Cable, Sans Wire

Wireless Cable, also known as Multipoint Distribution System (MDS), is a service that delivers video
programming to subscribers’ homes via microwave frequencies, rather than hardwire. Established in 1973,
MDS was originally designed to provide “cable” shows to areas outside the wired cable’s reach.

Today, competition is building between MDS and cable because phone companies have entered
the business of providing cable services and have begun buying wireless cable systems. Tele-TV Systems,
a joint venture of Bell Atlantic, Nynex and Pacific Group, alone has spend hundreds of millions of dollars
buying systems in the wireless cable industry.

What chance does a video producer have in all this? Wireless Cable channel capacity cannot
currently support open access, said Andrew Kreig of the Wireless Cable Association located in Washington
D.C. It has 33 channels, with 13 reserved for commercial use, and 20 set aside for educational and cultural
programming. The latter channels are Instructional Television Fixed Service (ITFS). Many operators didn’t
even have the capacity to carry Court TV during the height of popularity of the O.J. Simpson trial.

However, a digital compression technology is expected to increase wireless cable channels to 100
or 120. Tele-TV Systems said it will buy the digital set-top boxes and begin distribution within the year.
Distribution will occur over several years.

“With 100 channels there is more opportunity to get your show on the air. I know that (operators)
are going to need programming.” However, Kreig noted “some big players are talking about using 30 or 40
of the extra channels for pay-per-view.”

John Schwartz, the president of Instructional Telecommunications Foundations, an ITFS operator,
said, “More channels are better than fewer channels, but you will have to deal with a gatekeeper, probably
a national gatekeeper, and talk your way on.” That means convincing the same national networks that
independent producers face with wired cable TV, he said.

Kreig is a smidgen more optimistic. “We’re an emerging industry, so we have sympathy with
people who have a good product. But we’re still in a business that wants to give people what they want. We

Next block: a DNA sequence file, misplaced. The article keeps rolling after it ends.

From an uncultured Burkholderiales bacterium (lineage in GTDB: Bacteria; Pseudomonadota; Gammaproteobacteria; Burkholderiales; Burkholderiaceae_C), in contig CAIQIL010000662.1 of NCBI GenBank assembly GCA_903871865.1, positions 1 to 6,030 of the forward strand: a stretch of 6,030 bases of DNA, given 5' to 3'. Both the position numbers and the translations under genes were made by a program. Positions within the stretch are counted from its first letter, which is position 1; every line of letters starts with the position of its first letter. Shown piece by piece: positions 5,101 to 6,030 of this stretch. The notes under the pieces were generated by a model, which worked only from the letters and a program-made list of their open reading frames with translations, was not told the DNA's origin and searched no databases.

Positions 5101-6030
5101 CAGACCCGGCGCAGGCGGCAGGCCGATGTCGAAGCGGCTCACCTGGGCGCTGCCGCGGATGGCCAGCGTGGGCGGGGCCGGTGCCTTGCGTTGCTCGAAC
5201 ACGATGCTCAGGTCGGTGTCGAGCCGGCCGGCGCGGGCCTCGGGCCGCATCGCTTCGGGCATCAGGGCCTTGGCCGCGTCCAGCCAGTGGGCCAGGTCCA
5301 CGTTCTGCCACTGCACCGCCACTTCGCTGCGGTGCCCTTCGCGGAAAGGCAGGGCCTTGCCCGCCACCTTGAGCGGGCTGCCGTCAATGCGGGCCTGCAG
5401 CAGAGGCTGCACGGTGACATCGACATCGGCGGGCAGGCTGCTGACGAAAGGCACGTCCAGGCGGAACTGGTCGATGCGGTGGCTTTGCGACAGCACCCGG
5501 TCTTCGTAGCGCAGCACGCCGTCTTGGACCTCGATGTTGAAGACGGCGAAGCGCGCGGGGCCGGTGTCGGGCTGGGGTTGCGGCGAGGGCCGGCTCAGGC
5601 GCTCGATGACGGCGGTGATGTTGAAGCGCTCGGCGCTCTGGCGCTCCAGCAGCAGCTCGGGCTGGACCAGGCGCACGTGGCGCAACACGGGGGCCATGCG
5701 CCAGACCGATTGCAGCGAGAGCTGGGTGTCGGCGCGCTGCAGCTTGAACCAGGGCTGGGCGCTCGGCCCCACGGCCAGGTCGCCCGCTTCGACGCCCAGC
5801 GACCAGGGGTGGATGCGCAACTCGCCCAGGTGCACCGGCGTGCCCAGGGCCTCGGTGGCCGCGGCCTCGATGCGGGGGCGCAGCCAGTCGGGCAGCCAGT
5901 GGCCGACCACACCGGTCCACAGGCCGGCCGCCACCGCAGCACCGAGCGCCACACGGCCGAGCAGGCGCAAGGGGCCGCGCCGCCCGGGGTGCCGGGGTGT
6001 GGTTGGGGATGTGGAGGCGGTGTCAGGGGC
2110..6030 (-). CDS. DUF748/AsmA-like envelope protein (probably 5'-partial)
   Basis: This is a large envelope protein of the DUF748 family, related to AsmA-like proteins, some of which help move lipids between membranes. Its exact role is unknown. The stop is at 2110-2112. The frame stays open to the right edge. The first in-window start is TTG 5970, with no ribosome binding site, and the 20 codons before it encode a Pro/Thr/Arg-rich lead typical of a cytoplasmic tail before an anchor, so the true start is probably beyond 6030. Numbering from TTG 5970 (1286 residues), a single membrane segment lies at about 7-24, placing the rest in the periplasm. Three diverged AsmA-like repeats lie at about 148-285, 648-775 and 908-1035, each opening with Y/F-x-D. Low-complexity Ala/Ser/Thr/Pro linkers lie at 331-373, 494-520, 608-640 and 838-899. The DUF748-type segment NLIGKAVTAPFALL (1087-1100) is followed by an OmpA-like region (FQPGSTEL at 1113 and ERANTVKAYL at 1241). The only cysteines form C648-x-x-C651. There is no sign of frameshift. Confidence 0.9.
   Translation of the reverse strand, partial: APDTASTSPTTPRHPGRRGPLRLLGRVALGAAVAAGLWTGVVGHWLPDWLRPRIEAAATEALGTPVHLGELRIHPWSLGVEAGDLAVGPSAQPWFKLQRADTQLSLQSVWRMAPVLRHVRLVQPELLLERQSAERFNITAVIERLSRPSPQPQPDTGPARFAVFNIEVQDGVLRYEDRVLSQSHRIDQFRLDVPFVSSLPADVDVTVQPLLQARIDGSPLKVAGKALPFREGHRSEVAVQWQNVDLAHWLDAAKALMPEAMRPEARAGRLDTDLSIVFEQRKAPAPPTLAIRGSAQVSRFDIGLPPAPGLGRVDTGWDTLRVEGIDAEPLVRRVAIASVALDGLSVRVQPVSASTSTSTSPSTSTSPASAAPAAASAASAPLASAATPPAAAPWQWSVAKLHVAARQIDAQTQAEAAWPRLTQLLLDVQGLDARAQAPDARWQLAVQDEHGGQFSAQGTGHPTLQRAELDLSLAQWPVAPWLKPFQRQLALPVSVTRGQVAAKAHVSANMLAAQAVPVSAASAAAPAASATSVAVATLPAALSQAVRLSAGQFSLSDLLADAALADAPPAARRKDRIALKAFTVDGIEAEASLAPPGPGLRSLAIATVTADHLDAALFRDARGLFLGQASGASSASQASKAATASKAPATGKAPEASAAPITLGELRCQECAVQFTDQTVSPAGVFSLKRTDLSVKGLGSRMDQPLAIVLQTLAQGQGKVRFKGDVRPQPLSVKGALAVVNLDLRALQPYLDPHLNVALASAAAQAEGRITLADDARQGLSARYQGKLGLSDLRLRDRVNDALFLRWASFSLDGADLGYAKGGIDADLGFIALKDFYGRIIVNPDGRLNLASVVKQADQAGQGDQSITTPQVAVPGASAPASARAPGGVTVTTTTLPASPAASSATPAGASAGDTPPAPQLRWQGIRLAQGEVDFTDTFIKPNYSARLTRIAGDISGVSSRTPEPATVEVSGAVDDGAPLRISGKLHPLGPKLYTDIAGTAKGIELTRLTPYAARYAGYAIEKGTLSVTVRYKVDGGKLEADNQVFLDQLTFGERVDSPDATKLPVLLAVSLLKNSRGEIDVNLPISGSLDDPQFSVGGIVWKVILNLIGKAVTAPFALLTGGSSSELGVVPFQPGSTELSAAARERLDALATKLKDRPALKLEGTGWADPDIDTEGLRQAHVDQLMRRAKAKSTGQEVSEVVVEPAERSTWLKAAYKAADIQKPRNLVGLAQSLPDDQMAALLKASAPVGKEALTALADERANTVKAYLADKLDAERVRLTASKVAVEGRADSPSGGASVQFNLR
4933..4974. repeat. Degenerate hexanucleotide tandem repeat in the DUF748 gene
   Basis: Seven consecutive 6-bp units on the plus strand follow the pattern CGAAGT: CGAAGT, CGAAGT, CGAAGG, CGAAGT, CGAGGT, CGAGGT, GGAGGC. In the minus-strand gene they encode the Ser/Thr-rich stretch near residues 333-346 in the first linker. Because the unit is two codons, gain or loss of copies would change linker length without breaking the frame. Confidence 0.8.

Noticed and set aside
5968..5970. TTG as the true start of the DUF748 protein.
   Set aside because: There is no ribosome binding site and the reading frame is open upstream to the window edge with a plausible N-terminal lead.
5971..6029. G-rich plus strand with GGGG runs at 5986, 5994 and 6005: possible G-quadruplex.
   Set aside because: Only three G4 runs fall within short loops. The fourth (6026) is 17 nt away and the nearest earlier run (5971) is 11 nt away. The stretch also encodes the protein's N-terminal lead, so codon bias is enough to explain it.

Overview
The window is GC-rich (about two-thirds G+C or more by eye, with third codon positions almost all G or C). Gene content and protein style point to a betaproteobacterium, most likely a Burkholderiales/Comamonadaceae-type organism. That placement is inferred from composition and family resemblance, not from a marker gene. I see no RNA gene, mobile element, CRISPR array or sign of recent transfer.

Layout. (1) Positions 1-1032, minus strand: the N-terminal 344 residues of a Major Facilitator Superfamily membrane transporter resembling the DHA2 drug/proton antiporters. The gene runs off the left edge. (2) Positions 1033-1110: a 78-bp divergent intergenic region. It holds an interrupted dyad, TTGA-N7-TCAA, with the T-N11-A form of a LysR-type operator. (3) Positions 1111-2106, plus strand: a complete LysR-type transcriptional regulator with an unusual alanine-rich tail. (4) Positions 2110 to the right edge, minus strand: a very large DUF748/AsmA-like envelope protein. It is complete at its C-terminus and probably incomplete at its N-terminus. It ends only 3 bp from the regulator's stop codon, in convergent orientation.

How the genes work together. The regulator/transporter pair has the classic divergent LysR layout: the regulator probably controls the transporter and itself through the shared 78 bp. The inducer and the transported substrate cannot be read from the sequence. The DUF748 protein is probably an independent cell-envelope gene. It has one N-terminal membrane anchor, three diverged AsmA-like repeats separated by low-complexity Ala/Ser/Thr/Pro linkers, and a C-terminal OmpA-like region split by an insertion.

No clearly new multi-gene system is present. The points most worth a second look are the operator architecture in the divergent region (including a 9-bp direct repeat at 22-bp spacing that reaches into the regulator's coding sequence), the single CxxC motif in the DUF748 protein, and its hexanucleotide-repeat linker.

have to be professional.”

Spectrums of Cellular Services

Personal Communication Systems (PCS) and cellular network services are competing industries that
currently have similar services. Both use small, lightweight portable phones and other mobile devices for
one- or two-way data and voice transmission. The systems can receive pages, e-mail, voice mail, faxes or
phone calls and perform other related services.

The biggest difference between PCS and other cellular services is that PCS is 100 percent digital
instead of partially digital, says Russell Wilkerson, manager of external affairs at SprintSpectrum. This
increases the capacity, clarity, an increase of services and a cheaper rate, he said. Video is not currently a
PCS service, however. “Video requires a tremendous amount of capacity. It is potentially a long term
goal,” said Wilkerson. “We’re not quite looking there yet.”

Video applications in PCS are not totally out of the picture. Legally, PCS can offer video and even
broadcast it if it’s mobile, said Darren Kendrick of the FCC. Good video will require a wide bandwidth,
something that the future will hold for cellular/PCS industries, according to Michael Houghton,
spokesperson for CTIA.

PCS and cellular insiders talk about video in terms of telemedicine and security systems. It could
provide, for example, a two-way visual and audio link between hospital and EMT or police station and
officer in the field.

Air Communications, a cellular company in California, offers a product that can be made to send
video, said Kevin Surace, vice president and co-founder. The AirCommunicator cellular phone sends and
receives faxes, voice, mail, photos and audio. Hooked up to a small digital camera and a computer, it can
record and send the data to a server.

This service has a small market, he said, but TV stations and amateurs use it. The narrow
bandwidth means a slow video speed–about five to 10 frames per second, he said, but cellular video can
take the news media to areas where large microwave vans cannot go.

Your Chance at Distribution

Video is now going through the air, in cyberspace and over phone and cable lines. With so many
choices, at least one should have common carrier opportunities in the future. With these great technological
changes poised to change the world of distribution, viewers will expect more choice in programming–not
less.

You can see that they get it.